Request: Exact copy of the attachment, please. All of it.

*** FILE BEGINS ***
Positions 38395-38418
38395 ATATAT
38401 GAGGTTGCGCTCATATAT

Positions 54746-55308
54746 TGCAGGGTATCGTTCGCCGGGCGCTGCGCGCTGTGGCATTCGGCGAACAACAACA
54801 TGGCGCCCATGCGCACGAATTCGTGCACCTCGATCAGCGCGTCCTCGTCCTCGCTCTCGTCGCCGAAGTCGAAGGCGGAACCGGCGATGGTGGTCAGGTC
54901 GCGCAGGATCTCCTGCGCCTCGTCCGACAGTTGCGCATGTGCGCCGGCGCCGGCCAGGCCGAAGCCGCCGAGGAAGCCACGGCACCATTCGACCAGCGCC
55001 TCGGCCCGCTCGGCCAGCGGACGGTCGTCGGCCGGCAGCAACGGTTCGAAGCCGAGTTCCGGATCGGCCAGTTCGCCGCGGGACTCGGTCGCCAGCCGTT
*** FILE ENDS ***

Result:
Positions 38395-38418
38395 ATATAT
38401 GAGGTTGCGCTCATATAT

Positions 54746-55308
54746 TGCAGGGTATCGTTCGCCGGGCGCTGCGCGCTGTGGCATTCGGCGAACAACAACA
54801 TGGCGCCCATGCGCACGAATTCGTGCACCTCGATCAGCGCGTCCTCGTCCTCGCTCTCGTCGCCGAAGTCGAAGGCGGAACCGGCGATGGTGGTCAGGTC
54901 GCGCAGGATCTCCTGCGCCTCGTCCGACAGTTGCGCATGTGCGCCGGCGCCGGCCAGGCCGAAGCCGCCGAGGAAGCCACGGCACCATTCGACCAGCGCC
55001 TCGGCCCGCTCGGCCAGCGGACGGTCGTCGGCCGGCAGCAACGGTTCGAAGCCGAGTTCCGGATCGGCCAGTTCGCCGCGGGACTCGGTCGCCAGCCGTT